A Dozen SQL Rules of Thumb, Part 2

Catch Phrases 47

Today’s blog post picks up where we left off in our three-part series of rules of thumb (ROTs) that apply generally to SQL development regardless of the underlying DBMS.

These are the general guiding principles by which your SQL development should be guided… and we start off today’s post with rule #5…

Rule 5: Avoid Cartesian Products

Be sure to code predicates matching the columns of every table that will be joined within each SQL statement. Failure to do so will result in performance degradation and possibly incorrect results.

Whenever predicates do not exist when you are joining two tables, the RDBMS must perform a Cartesian product. This is the combination of every row of one table with every row of the other table. Non-matching rows are not eliminated because there is nothing that can be matched. The results of a Cartesian product are difficult to interpret and contain no information other than a simple list of all rows of each table munged together.

Of course, there are exceptions to this rule where you are specifically coding a Cartesian product for a business or technical reason. When coding a Cartesian product on purpose always make sure that you have investigated other methods of producing the same results and tested each method for performance and accuracy… and be sure to specifically test any query with a Cartesian product using production volumes of data!

Rule 6: Judicious Use of OR

The OR logical operator can be troublesome for performance. If you can convert a SQL statement that uses OR to one that uses IN, it is likely that performance will improve. For example, consider changing this SQL statement:

 SELECT e.position, e.last_name, e.empno, d.manager
 FROM   employee e,
        department d
 WHERE  d.dept_id = e.dept_id
 AND    position = ‘MANAGER’
 OR     position = ‘DIRECTOR’
 OR     position = ‘VICE PRESIDENT’
 ORDER BY position;

to this:

 SELECT e.position, e.last_name, e.empno, d.manager
 FROM   employee e,
        department d
 WHERE  d.dept_id = e.dept_id
 AND    position IN (‘MANAGER’, ‘DIRECTOR’, ‘VICE PRESIDENT’)
 ORDER BY position;

Of course, your results may vary depending on the DBMS in use and the nature of the data.

Rule 7: Judicious Use of LIKE

The LIKE logical operator is another troublesome beast. It is very easy to create performance problems when using LIKE in SQL. For example, consider the following SQL statement:

 SELECT position, last_name, empno
 FROM   employee
 WHERE  dept_id LIKE ‘%X’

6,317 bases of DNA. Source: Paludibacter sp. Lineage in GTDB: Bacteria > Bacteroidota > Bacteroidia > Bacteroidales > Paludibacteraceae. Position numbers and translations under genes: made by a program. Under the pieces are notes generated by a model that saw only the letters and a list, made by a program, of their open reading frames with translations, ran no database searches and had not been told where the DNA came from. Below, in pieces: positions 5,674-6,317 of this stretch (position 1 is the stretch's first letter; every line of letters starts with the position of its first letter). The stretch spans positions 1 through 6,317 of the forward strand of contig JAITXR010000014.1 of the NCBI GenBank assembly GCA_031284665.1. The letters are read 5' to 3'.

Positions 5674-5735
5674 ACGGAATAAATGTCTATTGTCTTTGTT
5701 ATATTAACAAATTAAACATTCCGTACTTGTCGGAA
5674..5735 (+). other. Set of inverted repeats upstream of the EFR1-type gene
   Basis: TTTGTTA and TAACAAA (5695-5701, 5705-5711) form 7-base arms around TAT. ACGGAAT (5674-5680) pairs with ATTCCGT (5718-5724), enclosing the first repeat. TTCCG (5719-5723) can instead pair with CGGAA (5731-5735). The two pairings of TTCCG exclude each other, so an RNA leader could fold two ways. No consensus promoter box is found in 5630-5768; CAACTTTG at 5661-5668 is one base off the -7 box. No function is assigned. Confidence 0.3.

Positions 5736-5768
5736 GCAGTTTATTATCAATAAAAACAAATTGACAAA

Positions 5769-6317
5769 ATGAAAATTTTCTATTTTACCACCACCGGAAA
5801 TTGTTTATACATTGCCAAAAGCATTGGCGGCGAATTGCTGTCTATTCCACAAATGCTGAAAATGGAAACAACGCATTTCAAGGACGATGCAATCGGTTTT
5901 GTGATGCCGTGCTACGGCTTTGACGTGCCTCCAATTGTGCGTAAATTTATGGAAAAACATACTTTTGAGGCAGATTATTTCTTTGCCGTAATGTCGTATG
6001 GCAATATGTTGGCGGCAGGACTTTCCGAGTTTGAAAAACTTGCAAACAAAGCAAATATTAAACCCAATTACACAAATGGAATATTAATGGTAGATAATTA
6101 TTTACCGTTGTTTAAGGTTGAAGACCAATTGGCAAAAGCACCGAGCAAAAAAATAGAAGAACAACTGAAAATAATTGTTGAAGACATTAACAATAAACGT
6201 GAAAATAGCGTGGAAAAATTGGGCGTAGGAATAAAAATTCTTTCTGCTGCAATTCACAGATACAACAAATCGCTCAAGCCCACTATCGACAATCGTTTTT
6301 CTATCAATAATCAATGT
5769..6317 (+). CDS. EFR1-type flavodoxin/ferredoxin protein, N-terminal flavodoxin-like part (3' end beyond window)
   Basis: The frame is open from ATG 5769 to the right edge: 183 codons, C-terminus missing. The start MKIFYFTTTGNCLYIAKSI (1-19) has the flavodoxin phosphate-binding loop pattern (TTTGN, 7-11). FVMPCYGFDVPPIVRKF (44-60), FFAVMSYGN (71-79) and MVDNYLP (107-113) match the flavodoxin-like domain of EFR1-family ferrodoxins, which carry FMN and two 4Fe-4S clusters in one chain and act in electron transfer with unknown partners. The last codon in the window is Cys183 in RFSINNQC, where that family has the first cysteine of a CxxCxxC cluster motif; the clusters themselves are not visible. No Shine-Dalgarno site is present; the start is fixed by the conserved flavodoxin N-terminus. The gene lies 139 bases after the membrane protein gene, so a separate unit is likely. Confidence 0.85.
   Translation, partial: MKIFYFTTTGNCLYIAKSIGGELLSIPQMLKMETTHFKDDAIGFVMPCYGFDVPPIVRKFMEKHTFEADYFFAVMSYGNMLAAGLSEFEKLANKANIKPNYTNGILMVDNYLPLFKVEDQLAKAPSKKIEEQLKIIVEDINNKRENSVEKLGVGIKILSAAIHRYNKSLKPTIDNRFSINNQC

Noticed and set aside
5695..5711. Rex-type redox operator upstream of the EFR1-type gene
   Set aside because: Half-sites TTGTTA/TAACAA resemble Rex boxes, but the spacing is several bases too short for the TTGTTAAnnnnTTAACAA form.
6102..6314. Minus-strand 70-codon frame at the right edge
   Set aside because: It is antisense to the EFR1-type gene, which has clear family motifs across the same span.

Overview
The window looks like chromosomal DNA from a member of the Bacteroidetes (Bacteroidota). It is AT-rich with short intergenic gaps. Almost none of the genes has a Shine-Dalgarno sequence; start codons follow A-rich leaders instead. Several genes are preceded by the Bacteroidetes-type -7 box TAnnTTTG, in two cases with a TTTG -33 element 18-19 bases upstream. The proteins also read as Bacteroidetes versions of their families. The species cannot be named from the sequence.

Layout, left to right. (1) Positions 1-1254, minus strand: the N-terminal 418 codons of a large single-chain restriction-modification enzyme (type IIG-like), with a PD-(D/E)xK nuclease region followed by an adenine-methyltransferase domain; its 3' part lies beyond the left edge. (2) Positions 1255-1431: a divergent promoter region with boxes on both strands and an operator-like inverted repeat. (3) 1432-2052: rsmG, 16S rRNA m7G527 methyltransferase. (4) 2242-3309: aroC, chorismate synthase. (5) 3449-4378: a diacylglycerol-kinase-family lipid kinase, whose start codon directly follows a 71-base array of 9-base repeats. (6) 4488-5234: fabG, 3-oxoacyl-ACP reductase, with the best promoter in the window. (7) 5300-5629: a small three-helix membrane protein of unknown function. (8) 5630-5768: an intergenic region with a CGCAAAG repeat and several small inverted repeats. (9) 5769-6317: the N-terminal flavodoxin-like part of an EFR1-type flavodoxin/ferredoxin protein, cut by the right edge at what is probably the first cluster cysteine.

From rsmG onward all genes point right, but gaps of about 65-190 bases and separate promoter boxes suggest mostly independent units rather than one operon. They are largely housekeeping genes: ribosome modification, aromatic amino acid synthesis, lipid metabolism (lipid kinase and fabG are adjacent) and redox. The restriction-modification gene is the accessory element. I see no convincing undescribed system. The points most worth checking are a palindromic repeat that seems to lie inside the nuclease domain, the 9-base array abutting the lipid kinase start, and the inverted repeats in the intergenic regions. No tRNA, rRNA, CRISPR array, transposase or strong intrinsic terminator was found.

ORDER BY position;

This query will return employee information for all employees working in any department where dept_id ends in ‘X’. However, the relational optimizer will have to scan the data in order to resolve this query—there is no way to use an index. Because the high-order portion of the column is not known, traversing a b-tree index structure is impossible.

You might be able to use your knowledge of the data to rewrite this query without a leading wild-card character (%). For example, perhaps all dept_id values start with either ‘A’ or ‘B’. In that case, you could modify the SQL as follows:

 SELECT position, last_name, empno
 FROM   employee
 WHERE  dept_id LIKE ‘A%X’
 OR     dept_id LIKE ‘B%X’
 ORDER BY position;

 

In this case, the DBMS may be able to use a non-matching index scan if an index exists on the dept_id column. Scanning the index may be more efficient than scanning the entire table, but even then you will be scanning data, which is not usually very efficient.

Once again, your results will vary with the DBMS in use and the nature of the data accessed.

Rule 8: Avoid Sorts When Possible

Sorting data is an inhibitor of optimal performance in SQL queries. Your DBMS will sort data as needed to satisfy your database requests. The types of operations that usually require sorting of some form are ORDER BY, GROUP BY, DISTINCT, UNION, INTERSECT, and EXCEPT. When performance is important, remember to look for sorts and find ways to eliminate them. You might be able to create an index to avoid sorting, or to use an alternate syntax if duplicate elimination is not important (e.g. UNION ALL versus UNION).

Keep in mind that sorting is an I/O intensive operation and can degrade query performance, sometimes significantly. When performance is important, remember to look for sorts and find ways to eliminate them.

Conclusion

And so we come to the end of part 2 in our 3 part series offering up 12 SQL rules of thumb… tune in next time for the final 4 rules (numbers 9 thru 12) in our dozen guidelines for developing effective and efficient SQL!

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About craig@craigsmullins.com

I'm a strategist, researcher, and consultant with nearly three decades of experience in all facets of database systems development.
This entry was posted in DBA, performance, SQL. Bookmark the permalink.

3 Responses to A Dozen SQL Rules of Thumb, Part 2

  1. Dave Nance says:

    Here is another option for your example in the LIKE rule. Since you are looking for the last character to be an ‘X’, you could perform a SUBSTR function on that last character and create an index on expression of that substr, then you get the matching index access that you are really looking for.

  2. Pingback: A Database Performance Tuning Primer | Data and Technology Today

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